Here, we apply a ‘data-led’ empirical approach, rather than trying to construct a mechanistic model (that comes with the problems of structural and parameter uncertainty). We explore the potential for novel applications of artificial intelligence (AI) techniques to improve our understanding of the relationship between climatic and anthropogenic disturbances and resultant geomorphic response in dryland environments. Artificial neural networks (ANNs) provide a hitherto underutilized method to simultaneously examine multiple forcing factors and uncover their complex relationships51. A supervised learning algorithm takes a known set of paired input-target data and trains a model which can be used to generate reasonable predictions for the response to new unseen data. As such, ANNs have been applied to a range of research problems from predicting stock markets52 to biomedical sciences51 and monitoring water quality53 to name a few. Specifically in environmental research, ANNs have successfully been applied in a range of dendroclimatic54,55,56,57, geomorphological58,59 and aeolian studies60,61,62,63.

Experimental Design

The goal of this study is to identify how changes in drivers of vegetation disturbance induce changes in sediment mobilisation. The main drivers of vegetation disturbance and subsequent sediment reactivation are: climate-induced drought, grazing/land use pressure and wildfire disturbance; both currently and expected in the future. In this study, two ANNs were established to predict the likelihood for identifying episodes of sediment deposition in near-surface sand dune profiles given a set of forcing factors (i.e. climate, grazing pressure and wildfire occurrence). Luminescence-dated sediments from near-surface dune sands provide a historical chronology of deposition events which are used to represent episodes of sediment mobility within the system over the past 400 years (see Methods). Ideally, continuous time series of relevant climate data would be used as an input to train the first ANN (ANN1), and this is indeed possible over more recent time periods. However, such records are not long enough to cover the time period represented by the sediment deposition dates (c. the last 400 yrs). After searching for longer-term records of relevant data, and proxies for climate conditions, we found tree ring growth indices to provide the best available data. Rather than train the ANNs against climate data directly, we therefore trained them against tree ring data as a proxy for climate54,64,65,66. In addition, we used historical records of grazing pressure and wildfire occurrence (see Methods and Supplementary Note 2).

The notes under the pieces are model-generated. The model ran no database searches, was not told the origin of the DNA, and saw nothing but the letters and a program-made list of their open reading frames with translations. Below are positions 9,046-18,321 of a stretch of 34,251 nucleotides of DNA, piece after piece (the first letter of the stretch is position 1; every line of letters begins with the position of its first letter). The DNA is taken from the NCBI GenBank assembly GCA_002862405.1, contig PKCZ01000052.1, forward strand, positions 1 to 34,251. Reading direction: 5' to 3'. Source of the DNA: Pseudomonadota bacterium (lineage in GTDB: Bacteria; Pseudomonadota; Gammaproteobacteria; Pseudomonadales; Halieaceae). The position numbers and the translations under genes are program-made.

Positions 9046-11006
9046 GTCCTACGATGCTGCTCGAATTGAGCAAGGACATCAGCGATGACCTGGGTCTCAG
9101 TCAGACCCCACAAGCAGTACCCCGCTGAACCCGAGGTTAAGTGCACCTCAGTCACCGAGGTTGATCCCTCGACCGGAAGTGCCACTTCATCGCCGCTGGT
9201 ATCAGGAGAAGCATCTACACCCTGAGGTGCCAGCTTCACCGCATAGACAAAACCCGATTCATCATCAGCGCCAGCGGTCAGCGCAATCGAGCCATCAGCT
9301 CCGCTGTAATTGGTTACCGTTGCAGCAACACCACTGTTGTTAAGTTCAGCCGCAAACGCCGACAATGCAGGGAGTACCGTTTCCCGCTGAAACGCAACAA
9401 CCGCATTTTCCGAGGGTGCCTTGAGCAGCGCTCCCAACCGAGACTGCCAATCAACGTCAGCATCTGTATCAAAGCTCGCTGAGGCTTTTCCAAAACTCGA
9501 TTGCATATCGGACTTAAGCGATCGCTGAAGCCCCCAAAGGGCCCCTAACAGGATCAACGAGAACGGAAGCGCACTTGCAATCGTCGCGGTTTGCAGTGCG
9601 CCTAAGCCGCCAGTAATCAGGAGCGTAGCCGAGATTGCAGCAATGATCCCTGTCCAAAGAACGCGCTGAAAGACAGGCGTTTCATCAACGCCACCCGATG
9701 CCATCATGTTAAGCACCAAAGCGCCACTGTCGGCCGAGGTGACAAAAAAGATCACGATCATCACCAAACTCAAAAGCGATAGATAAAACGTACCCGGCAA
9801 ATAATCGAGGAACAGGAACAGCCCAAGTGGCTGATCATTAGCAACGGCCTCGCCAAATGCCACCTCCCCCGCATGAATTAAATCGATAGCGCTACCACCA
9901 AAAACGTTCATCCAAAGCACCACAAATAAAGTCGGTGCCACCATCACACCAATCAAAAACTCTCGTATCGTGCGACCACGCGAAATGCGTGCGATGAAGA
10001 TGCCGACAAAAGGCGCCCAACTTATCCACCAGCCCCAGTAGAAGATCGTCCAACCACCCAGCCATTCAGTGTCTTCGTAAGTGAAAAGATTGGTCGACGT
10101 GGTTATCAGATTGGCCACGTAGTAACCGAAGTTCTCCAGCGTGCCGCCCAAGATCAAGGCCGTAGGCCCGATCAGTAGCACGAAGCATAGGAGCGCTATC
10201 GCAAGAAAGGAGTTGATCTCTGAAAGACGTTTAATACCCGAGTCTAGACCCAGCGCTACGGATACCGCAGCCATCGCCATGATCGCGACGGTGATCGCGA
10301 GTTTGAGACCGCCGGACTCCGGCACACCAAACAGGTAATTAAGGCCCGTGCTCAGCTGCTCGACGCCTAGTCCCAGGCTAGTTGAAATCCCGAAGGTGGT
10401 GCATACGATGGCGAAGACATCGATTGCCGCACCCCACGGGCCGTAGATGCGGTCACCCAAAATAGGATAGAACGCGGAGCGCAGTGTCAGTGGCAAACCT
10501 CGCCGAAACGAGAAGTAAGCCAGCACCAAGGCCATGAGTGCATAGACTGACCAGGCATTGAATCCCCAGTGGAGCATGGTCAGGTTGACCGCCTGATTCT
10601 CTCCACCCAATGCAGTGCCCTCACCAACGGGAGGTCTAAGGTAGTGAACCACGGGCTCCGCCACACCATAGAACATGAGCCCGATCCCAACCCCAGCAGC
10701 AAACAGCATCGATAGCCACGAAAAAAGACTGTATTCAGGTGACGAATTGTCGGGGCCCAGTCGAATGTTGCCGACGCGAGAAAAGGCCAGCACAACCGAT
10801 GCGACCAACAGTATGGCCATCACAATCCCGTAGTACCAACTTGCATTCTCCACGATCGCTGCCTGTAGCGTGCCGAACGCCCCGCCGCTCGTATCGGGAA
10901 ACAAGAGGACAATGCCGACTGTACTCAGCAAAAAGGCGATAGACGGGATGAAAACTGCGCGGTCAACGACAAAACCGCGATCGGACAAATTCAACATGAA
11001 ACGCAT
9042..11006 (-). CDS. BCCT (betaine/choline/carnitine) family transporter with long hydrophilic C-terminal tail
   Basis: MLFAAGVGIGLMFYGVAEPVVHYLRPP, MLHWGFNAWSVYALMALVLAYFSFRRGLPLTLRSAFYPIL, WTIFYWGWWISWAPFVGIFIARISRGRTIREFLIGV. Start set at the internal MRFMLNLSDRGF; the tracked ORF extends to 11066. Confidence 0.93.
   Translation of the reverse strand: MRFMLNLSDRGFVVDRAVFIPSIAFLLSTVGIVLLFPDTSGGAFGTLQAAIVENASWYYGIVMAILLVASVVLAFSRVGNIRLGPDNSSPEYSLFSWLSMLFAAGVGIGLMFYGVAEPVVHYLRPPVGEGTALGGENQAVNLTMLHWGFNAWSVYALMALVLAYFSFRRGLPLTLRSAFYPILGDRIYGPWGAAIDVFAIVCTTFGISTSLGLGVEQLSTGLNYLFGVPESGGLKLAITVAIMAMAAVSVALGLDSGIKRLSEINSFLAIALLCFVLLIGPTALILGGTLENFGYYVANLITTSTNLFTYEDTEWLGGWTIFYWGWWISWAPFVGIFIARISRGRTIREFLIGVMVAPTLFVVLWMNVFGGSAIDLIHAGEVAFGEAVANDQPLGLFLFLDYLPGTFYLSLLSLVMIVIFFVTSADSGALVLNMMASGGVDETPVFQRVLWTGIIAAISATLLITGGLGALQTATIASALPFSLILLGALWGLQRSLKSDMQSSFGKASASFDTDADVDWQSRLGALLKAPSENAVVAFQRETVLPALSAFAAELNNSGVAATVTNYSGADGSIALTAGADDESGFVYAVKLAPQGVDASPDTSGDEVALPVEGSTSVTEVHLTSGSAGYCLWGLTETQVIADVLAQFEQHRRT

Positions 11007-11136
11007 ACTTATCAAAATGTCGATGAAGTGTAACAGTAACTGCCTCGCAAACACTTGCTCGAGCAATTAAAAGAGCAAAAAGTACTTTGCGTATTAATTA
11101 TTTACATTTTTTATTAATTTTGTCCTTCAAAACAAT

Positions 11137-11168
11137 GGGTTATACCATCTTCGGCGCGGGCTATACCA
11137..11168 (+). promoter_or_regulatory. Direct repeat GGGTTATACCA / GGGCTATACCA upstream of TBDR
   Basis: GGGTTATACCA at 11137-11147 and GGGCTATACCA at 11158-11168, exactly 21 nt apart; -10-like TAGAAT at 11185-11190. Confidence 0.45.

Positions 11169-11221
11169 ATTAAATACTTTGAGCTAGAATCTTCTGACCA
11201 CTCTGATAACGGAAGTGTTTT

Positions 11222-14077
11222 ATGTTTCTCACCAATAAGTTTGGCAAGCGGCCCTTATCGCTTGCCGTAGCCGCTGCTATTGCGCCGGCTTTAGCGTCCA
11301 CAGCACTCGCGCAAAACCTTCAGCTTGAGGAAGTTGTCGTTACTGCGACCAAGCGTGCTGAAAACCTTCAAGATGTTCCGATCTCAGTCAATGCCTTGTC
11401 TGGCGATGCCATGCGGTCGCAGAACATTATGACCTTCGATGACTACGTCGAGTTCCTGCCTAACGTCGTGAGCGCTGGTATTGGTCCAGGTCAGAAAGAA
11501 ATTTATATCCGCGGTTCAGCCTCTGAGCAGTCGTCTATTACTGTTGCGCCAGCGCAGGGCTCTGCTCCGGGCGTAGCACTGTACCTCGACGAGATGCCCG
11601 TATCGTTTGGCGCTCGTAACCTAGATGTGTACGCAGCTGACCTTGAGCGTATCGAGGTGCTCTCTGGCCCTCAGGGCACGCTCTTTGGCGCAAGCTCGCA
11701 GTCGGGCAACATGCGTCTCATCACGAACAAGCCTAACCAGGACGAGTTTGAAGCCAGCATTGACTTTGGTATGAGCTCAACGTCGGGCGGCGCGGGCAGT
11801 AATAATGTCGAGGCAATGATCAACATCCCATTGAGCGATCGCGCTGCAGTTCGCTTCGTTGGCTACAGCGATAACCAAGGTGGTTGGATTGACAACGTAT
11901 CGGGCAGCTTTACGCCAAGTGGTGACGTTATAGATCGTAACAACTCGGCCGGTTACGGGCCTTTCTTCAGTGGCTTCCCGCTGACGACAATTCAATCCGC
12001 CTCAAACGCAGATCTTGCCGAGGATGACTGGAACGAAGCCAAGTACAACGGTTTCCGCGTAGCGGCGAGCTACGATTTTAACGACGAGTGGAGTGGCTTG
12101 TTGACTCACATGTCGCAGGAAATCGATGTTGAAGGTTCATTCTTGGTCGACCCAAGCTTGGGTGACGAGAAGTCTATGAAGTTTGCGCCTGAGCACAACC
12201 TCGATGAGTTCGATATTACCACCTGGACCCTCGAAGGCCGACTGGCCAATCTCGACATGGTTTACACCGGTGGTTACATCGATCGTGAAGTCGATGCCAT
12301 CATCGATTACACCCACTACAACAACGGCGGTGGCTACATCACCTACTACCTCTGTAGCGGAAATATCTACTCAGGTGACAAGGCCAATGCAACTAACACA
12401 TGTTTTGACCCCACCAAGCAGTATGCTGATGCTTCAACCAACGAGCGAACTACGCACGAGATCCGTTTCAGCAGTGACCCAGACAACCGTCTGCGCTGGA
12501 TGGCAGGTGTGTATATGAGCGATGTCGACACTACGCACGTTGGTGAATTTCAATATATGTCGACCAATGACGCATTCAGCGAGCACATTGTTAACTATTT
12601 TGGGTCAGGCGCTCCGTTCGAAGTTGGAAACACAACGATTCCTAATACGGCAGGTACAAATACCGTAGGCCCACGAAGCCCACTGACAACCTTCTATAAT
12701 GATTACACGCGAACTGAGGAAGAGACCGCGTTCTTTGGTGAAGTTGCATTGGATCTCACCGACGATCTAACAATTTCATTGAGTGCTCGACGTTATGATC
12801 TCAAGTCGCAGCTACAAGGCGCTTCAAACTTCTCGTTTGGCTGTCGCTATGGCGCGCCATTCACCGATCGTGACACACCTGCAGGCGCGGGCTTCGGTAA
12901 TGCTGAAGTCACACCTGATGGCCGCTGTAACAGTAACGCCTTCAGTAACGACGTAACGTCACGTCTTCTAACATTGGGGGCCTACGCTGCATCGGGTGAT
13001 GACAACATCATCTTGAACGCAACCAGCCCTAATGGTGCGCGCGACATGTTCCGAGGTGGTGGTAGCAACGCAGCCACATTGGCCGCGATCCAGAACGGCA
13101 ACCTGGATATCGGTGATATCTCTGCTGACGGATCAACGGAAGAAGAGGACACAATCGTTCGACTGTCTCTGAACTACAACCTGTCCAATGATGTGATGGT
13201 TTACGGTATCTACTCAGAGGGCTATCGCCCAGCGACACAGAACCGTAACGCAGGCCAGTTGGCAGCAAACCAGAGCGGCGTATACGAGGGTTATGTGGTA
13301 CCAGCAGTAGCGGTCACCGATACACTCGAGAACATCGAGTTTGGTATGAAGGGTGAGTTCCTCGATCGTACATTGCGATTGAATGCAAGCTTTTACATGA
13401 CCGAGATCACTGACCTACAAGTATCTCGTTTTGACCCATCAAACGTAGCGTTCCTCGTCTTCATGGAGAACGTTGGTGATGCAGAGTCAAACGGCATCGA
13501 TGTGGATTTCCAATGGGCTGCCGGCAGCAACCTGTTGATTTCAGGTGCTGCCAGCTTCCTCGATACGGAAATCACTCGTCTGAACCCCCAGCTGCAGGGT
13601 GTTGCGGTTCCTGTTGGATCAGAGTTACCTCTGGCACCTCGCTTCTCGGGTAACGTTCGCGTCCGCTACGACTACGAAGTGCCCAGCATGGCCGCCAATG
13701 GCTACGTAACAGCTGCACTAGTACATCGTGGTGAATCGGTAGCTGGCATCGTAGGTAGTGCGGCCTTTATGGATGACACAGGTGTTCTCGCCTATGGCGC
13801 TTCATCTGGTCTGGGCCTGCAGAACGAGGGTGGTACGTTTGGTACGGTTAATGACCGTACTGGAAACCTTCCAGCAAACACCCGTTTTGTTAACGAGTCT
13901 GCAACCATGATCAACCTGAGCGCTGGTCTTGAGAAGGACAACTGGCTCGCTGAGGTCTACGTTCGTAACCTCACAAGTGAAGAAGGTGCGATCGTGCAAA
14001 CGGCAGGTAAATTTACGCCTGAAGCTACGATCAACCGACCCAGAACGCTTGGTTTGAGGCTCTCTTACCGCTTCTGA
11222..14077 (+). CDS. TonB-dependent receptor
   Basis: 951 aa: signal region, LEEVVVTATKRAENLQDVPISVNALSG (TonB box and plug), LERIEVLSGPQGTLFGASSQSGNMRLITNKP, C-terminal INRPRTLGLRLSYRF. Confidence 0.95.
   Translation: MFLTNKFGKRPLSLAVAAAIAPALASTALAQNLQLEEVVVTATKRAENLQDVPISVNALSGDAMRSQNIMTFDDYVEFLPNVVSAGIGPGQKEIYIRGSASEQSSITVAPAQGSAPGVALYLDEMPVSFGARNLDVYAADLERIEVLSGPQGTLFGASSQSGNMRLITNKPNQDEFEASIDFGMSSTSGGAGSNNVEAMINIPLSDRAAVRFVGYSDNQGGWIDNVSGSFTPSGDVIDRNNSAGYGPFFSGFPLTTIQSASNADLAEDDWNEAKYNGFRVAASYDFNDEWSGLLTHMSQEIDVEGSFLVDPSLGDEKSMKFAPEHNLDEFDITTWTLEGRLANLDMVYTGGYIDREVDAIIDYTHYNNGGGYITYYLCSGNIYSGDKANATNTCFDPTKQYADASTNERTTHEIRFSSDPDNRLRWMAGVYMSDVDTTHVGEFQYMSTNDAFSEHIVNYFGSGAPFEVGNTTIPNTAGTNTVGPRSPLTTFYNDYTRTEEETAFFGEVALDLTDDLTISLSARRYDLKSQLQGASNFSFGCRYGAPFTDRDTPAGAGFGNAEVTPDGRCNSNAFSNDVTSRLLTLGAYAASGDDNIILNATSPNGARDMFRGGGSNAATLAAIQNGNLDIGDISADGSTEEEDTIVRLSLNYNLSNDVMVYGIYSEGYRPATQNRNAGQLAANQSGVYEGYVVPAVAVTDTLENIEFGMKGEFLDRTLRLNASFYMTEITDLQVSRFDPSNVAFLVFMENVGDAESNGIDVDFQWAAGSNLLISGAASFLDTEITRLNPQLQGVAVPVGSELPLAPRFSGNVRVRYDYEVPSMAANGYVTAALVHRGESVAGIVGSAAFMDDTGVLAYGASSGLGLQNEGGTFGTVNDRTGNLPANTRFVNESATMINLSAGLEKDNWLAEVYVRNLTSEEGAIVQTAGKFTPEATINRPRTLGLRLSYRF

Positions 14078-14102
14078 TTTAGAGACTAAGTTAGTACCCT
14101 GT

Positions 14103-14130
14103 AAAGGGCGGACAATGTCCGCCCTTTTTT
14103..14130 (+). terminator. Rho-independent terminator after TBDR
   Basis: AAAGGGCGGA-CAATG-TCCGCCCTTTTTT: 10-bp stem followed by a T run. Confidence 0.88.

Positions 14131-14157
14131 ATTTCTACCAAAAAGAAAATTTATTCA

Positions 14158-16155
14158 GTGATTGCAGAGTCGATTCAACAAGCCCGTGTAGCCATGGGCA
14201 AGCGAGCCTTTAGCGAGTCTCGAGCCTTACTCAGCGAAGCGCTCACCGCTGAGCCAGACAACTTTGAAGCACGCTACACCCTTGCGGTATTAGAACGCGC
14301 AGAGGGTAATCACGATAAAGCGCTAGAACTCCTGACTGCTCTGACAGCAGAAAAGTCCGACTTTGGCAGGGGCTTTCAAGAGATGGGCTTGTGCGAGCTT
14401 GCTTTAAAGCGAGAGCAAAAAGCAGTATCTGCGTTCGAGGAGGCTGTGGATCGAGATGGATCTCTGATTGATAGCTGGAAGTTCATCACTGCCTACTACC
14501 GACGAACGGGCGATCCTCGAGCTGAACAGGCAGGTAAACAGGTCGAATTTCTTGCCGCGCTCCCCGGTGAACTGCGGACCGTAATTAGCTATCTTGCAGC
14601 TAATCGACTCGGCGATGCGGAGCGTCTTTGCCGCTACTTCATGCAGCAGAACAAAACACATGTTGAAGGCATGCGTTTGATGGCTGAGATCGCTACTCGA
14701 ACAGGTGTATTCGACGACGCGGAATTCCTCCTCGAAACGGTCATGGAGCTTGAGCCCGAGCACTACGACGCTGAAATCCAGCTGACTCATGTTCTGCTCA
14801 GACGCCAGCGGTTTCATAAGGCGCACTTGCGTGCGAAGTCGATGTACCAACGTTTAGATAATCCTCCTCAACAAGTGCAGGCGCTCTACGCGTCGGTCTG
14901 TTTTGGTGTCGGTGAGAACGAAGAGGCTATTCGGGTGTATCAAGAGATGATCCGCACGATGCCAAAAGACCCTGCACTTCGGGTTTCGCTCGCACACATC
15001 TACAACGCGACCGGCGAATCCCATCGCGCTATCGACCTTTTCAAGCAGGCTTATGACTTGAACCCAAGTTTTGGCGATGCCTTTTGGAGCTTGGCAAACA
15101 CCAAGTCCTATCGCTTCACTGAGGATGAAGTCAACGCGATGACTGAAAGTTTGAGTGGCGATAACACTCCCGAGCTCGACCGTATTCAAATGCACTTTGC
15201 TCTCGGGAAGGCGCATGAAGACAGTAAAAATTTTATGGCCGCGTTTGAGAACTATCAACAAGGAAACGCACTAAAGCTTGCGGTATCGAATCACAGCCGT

Using empirical data, we first identify the relationship between driving forces and sediment deposition events from the historical record before varying the disturbance factors under a set of future scenarios (alternate climatic, grazing and fire frequency futures) to deduce the environmental response and sensitivity to individual parameters. As the ANN was trained using historical tree ring data, future climate scenarios must then also be expressed in this way. A second ANN predicted hypothetical tree ring growth under two different future climatic regimes (ANN2; see Methods). We used two hypothetical climate futures combined with varying wildfire regimes and grazing pressures to sensitivity test the likelihood of deposition events when forcing factors were modelled under a range of conditions. All details are provided in Methods and in the online Supplementary Material.

Nebraska Sandhills: a test case

With the experimental design defined, this approach was applied to empirical data collected from the Niobrara Valley Preserve in northern Nebraska, US. Empirical data from a detailed analysis of historical (101–103 years) land degradation in the Nebraska Sandhills (Buckland et al. submitted 16/08/18), a region synonymous with the 20th century US Dust Bowl and with the potential to experience serious disturbance in future decades67, provides input to this analysis. For our modelling experiments, we chose chronologies of depositional events from six different geomorphological features in the northern Nebraska Sandhills to provide a measure of environmental response to disturbance events over the last 400 years (see Supplementary Note 1). Six separate profiles, from a range of geomorphological features within the local area, are used for inter-site comparison (see Methods and Supplementary Note 3). Input datasets taken from a tree ring growth index (a proxy for climate), a simplified measure of historical grazing/land use pressure, and tree scar records (a proxy for wildfire history) provide the inputs for the model, representing natural and human disturbance forces (see Supplementary Note 2).

ANN1 defines the relationship between climatic and human disturbance forces and the resultant episodes of near-surface sediment deposition. Luminescence-dated periods of deposition are presented as a continuous estimate of probability based on multiple discrete dates spanning the period of interest. ANN2 identifies the historical relationship between climatic inputs (annual growing season precipitation, average max and min temperatures) and tree ring growth65 which is used for the second stage of sensitivity testing.